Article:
We have multiple generators that can power not only our main pumping station but also multiple mobile pumps that we can use for firefighting, animal irrigation, or sustaining our crops during the power outage. We do this via a transfer switch for our main pump house. Basically, this is an electrical device that will separate your power from the grid so that you’re not back-feeding into the grid with your generator. It allows us to run our own pumping station with just gasoline-powered energy. It’s a 120-volt pump so it can be run off of our smaller Honda generators. It’s just great to be flexible.  Backup power is a central part of the farm for everyone now that PG&E have settled on their policy of turning off the electricity anytime the wind blows – we all need to be prepared at all times for the power to go out. In the case of a forest fire, I guarantee your power will go out immediately. And you need to be ready for that.

Watch: Cheetah goes into detail about his preferred tools, types of generators, and power backups in this video tutorial. 

Reducing Fire Severity to Build Resilience

The next thing we wanted to address here is preparing and reducing fire severity [which is a quantitative measure of the effects of a fire on the environment, typically considering both the damage to vegetation and the impacts on the soil, different from fire intensity]. We have spent a lot of our time clearing brush in preparation for forest fires, and have been supported by the Natural Resource Conservation Service (NRCS) Environmental Quality Incentives Program (EQIP).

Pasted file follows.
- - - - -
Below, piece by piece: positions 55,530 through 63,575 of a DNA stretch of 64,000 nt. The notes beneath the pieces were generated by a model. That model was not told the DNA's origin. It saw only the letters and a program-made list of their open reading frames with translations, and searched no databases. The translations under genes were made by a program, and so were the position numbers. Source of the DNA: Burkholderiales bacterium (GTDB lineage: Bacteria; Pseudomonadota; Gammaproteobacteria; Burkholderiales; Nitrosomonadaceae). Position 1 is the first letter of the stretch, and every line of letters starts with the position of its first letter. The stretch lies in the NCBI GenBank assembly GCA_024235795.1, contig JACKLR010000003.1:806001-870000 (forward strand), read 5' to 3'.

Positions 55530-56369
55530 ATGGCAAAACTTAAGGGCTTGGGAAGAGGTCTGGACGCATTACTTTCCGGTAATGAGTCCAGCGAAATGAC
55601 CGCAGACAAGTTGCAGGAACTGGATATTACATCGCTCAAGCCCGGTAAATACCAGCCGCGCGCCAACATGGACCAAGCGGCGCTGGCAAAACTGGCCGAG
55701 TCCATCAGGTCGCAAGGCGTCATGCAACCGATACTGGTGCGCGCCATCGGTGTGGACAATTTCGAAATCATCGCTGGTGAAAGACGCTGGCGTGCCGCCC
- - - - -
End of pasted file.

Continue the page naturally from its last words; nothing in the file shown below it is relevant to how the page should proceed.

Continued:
Here’s an overview of the fuel load reduction practices we’ve implemented:

  • The NRCS cost-share program has helped us absorb the expense of clearing brush and doing prescribed grazing. 
  • We move sheep, pigs, and ducks around the property to reduce our understory fuel and prevent ladder material, which is the brush that is going to allow the fire to go from the understory and trickle into the upper canopy where it becomes a high-intensity, high-heat fire. A lot of our brush clearing practices prior to this fire really paid off and it probably saved my parents’ house living in the foothills of California here in the Oak savanna. 
  • Brush clearing and forest maintenance are a big part of our job. Every winter we cut lower brush, reducing ladder material that would allow the fire to transition up into the canopy. 
  • We also create fire breaks throughout the forest so that we have regular spots in the forest where we can create a defensible line. 
Recommended Tools for Fuel Load Reduction